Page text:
One character in particular, Earwig, is the designated antagonist. He finds fault with almost anything anyone has to say. All are complicit, in his view, and he is openly disdainful of the other participants’ struggles to express their feelings and ideas.
As one might expect, this novel is more concerned with ideas than character development. Part history, part distillation of the memoirs of Primo Levi, Aharon Appelfeld, Tadeusz Borowski, and others — Matthiessen has constructed a meditation on the “incipient evil in human nature” and our capacity for forgiveness. He poses large, important questions: Whose cruelty, suffering, and guilt are the worst? What does one do to survive and what is the cost to themselves and to others in doing so? Are we able to forgive or be forgiven? Is redemption possible? Is transcendence?
Of course, these questions are, for the most part, unanswerable — or have as many answers as there are individuals at the retreat. In fact, Matthiessen raises the basic question of why even come to such a retreat. What can possibly be accomplished there? The participants are all on “painful missions incompletely understood, by themselves perhaps least of all.”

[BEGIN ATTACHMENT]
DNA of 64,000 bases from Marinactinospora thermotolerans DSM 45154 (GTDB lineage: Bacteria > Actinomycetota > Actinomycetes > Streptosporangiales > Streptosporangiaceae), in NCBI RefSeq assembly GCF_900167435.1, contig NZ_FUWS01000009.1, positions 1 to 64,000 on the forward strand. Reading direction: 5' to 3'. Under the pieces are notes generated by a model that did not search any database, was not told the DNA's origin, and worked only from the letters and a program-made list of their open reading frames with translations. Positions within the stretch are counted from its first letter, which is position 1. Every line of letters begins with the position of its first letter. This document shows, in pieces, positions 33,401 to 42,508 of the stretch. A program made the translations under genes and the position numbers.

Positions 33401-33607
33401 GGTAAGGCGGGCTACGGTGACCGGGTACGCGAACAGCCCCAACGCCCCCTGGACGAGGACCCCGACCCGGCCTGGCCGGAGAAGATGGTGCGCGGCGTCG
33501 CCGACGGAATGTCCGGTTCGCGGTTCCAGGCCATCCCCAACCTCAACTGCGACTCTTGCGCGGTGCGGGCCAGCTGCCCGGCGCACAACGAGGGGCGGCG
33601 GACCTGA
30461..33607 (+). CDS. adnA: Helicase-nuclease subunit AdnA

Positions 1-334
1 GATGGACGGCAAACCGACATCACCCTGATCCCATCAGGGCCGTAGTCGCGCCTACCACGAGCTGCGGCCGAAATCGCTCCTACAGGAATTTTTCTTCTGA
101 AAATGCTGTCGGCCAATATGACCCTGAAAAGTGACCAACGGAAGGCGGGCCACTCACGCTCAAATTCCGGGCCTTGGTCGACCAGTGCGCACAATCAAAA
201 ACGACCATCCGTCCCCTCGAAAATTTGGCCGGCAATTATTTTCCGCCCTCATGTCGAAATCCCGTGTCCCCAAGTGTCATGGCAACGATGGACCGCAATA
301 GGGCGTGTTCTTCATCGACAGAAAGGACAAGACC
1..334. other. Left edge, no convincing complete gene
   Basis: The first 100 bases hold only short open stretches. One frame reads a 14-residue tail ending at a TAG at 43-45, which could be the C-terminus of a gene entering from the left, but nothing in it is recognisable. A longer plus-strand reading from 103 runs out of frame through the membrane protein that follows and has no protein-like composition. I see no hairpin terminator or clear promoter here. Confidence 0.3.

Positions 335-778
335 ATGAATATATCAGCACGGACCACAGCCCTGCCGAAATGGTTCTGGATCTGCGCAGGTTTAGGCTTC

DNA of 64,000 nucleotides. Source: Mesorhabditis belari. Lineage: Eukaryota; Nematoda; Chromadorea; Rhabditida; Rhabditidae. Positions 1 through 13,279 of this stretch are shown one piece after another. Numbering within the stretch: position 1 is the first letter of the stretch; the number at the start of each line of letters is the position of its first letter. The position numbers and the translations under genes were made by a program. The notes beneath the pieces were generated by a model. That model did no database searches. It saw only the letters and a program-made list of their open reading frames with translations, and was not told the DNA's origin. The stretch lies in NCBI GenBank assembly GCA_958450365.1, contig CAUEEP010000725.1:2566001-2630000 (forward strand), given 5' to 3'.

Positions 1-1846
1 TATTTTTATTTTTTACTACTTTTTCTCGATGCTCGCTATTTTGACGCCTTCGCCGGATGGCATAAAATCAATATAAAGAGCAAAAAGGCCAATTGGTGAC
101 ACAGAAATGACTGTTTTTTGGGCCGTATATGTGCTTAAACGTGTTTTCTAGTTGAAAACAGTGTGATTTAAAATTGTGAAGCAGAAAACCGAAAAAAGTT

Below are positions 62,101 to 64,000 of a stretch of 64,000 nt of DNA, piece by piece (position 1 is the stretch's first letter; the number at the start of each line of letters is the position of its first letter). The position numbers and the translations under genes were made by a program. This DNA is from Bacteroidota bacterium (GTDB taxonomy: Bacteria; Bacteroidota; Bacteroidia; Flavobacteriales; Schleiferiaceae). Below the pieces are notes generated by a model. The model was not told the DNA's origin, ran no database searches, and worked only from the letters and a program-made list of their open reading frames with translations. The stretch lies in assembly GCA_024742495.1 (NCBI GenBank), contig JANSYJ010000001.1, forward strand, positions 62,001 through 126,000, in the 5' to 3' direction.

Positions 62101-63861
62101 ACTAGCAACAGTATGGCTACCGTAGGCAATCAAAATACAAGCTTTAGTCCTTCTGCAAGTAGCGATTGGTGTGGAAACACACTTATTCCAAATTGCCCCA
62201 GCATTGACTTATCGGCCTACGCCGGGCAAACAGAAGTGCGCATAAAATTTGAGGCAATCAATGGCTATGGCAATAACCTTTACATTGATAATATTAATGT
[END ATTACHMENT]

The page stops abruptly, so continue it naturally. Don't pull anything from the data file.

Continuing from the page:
The central figure among the group is D. Clements Olin, a Polish-born American poet and a professor of 20th-century Slavic literature at a Massachusetts university. He has a special interest in the survivor texts, and is at the retreat ostensibly to do research for a book on Borowski, the Polish writer and concentration camp survivor. However, Olin is also searching for information about his unwed mother, whom he never knew. Abandoned by his father at the start of the war, she may have been killed along with her family at the camp.
Through the course of the week, Olin struggles not only with his experiences at the retreat but with his own identity and sense of belonging. A skeptic and non-joiner (he is not even an official participant at the retreat), he is a lonely and solitary figure without any meaningful and lasting relationships. He “hungers for clarification” of who he is and where and how he belongs.